Whiting Field Naval Air Station, Florida
Whiting Field today hosts a fleet of over 200 T-34Cs and nearly 150 TH-57s. The Naval Air Station is composed of two separate airfields. Primary and intermediate flight training is conducted at North Field. Over 1,200 students complete their primary flight training annually. South Field is used for helicopter training. There are also 14 outlying fields used for student training.
Before the field was officially commissioned, personnel were already beginning to train "the world's best aviators." Squadron 3-B of Naval Auxiliary Air Station (NAAS) Saufley Field, Pensacola, Florida, began operations on July 1, 1943. Squadron 3-B was later joined by Squadron 3-A of Chevalier Field to form Training Squadron THREE. In only 14 weeks, Whiting Field came into being to fulfill the need for pilot training commands in WWII.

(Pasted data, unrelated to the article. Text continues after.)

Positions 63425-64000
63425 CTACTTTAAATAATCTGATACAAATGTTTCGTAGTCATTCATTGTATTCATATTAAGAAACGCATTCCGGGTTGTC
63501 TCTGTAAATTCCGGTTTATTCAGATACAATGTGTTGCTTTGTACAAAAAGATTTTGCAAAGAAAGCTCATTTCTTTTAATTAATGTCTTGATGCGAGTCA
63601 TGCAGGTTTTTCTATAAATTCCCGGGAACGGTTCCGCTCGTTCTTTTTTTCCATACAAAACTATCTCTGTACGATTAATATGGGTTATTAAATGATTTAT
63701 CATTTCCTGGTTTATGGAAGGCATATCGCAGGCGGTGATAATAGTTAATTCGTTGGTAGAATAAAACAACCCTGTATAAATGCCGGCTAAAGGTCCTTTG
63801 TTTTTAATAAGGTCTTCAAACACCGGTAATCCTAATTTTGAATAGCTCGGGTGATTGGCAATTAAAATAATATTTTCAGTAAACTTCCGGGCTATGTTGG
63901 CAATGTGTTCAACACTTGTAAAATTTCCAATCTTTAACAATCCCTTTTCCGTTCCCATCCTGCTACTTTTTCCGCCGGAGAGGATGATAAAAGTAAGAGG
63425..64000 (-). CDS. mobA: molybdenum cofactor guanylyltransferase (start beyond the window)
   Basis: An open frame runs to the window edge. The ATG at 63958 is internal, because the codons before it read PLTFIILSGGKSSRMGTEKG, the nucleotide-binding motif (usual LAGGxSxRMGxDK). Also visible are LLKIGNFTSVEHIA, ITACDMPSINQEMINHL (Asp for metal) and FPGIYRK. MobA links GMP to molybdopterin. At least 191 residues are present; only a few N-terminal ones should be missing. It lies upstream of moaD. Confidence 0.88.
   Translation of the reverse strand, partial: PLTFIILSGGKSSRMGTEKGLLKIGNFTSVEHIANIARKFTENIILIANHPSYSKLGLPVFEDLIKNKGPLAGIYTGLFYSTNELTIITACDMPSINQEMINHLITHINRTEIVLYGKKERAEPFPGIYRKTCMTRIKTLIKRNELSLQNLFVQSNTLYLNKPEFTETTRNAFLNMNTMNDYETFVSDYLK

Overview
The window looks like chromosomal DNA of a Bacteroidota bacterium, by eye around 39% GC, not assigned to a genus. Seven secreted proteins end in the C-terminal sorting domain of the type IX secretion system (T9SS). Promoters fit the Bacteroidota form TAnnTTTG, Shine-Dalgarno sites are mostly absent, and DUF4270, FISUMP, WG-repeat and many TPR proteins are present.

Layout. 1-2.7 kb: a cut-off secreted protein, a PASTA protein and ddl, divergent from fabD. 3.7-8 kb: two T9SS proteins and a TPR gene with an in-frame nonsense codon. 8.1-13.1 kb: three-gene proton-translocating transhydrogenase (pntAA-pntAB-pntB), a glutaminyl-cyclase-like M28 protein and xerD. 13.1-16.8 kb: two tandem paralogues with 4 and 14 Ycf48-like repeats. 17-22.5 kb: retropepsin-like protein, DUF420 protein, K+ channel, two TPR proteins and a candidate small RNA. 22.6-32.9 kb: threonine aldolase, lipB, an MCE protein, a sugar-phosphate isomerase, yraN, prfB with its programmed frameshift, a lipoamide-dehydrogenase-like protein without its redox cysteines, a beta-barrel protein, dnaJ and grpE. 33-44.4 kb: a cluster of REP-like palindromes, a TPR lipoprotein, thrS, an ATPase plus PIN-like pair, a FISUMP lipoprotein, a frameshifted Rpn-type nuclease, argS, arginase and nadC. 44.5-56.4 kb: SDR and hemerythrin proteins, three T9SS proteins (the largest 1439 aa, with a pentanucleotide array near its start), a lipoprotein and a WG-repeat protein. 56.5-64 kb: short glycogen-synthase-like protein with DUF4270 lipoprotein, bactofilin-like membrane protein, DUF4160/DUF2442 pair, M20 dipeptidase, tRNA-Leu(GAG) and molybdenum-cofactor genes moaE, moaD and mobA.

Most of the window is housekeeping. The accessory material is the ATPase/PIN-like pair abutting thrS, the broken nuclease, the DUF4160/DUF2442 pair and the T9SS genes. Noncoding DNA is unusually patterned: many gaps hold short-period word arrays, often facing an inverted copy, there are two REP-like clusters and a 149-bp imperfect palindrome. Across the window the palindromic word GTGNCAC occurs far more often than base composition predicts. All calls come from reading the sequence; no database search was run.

Commissioning ceremonies for Naval Auxiliary Air Station (NAAS) Whiting Field were held on July 16, 1943, in the South Field Hanger. At 11 a.m. that day, Rear Admiral George D. Murray, Commandant of the Naval Air Training Center, welcomed some 1,500 persons and introduced Mrs. Kenneth Whiting, the widow of Naval hero, Captain Kenneth Whiting, for whom the station was named.
The commissioning of Whiting Field took place at a crucial time in American history. Only six days before the commissioning, the invasion of Sicily had occurred. Throughout World War II, Whiting's mission was to train aviators for the fleet.
In July 2003, NAS Whiting Field celebrated its 60th year of continuous operation. What was once a field of weeds has become the backbone of the Navy's flight program. During its history, Whiting Field has served as a prisoner-of-war camp for German soldiers, home of the famed Blue Angels flight demonstration team and home of the Navy's first jet training unit.
Bachelor and family housing has been built at Whiting Field.